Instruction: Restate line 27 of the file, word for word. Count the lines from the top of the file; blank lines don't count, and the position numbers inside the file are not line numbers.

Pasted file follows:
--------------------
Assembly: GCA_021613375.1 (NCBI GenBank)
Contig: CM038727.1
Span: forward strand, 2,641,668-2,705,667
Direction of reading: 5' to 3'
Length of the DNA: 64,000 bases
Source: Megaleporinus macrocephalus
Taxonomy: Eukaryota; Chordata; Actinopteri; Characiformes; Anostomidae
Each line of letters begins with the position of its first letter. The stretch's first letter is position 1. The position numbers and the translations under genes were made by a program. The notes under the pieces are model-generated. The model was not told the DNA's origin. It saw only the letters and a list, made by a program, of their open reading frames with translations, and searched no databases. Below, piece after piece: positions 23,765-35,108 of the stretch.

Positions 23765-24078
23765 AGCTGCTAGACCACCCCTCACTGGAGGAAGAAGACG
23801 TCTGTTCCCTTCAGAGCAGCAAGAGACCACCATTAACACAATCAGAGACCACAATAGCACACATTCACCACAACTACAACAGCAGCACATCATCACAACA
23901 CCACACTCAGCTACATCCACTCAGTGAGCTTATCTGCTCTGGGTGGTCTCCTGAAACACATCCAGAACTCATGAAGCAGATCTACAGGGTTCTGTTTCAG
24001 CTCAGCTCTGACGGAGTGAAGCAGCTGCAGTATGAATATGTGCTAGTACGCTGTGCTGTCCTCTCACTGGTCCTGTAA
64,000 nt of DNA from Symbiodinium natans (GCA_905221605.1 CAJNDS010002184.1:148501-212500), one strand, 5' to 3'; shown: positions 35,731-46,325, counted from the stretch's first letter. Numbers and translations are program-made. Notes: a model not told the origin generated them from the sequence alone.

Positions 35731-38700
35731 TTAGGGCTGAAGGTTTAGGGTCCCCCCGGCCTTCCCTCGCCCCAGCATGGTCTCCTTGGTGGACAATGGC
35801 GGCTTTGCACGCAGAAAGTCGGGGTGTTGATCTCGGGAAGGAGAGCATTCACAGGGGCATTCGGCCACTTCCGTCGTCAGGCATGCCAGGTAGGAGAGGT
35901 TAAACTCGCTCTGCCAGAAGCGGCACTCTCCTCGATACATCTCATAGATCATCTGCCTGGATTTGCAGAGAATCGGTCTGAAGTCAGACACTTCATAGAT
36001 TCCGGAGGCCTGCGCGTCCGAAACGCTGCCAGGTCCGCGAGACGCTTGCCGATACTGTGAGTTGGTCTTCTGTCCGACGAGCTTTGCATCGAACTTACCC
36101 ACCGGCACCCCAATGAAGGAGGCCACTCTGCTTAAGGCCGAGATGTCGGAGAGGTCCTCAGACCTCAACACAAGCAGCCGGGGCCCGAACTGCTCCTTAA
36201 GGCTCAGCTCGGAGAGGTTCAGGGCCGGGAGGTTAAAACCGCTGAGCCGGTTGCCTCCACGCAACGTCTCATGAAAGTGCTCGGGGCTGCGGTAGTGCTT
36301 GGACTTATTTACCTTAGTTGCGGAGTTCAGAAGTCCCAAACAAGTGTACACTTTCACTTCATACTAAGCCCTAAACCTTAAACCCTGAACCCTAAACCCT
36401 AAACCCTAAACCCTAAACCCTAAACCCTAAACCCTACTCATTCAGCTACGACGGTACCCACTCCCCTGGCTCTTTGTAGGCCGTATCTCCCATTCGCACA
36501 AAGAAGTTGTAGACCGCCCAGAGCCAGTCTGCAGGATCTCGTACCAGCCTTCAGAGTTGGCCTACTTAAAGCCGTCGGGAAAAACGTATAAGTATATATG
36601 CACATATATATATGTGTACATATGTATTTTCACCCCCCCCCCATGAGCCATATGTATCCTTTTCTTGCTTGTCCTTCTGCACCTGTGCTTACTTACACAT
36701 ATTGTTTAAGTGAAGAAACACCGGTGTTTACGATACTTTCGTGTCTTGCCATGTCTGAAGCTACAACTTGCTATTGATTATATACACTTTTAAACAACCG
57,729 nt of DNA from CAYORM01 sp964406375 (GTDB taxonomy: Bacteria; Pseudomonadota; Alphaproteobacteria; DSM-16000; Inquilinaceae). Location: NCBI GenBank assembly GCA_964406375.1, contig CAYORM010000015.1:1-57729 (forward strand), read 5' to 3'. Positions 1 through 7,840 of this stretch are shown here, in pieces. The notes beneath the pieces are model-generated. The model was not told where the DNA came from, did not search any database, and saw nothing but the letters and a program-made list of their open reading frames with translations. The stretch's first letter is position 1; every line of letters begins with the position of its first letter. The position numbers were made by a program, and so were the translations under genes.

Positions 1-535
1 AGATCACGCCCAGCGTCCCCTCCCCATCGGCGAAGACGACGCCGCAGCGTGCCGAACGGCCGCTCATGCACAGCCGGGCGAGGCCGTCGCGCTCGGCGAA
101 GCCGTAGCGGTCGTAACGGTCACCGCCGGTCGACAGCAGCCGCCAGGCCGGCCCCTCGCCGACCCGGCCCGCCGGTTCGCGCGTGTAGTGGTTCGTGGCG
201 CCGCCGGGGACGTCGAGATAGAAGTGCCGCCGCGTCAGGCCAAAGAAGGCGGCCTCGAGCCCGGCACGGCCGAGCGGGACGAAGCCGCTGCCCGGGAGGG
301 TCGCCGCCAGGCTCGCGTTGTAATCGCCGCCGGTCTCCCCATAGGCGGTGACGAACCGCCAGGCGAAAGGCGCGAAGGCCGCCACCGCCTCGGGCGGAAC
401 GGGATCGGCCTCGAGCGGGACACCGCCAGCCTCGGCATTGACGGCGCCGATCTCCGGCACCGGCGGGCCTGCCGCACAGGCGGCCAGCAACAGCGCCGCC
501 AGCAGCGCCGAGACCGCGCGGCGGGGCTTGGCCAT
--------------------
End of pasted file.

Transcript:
57,729 nt of DNA from CAYORM01 sp964406375 (GTDB taxonomy: Bacteria; Pseudomonadota; Alphaproteobacteria; DSM-16000; Inquilinaceae). Location: NCBI GenBank assembly GCA_964406375.1, contig CAYORM010000015.1:1-57729 (forward strand), read 5' to 3'. Positions 1 through 7,840 of this stretch are shown here, in pieces. The notes beneath the pieces are model-generated. The model was not told where the DNA came from, did not search any database, and saw nothing but the letters and a program-made list of their open reading frames with translations. The stretch's first letter is position 1; every line of letters begins with the position of its first letter. The position numbers were made by a program, and so were the translations under genes.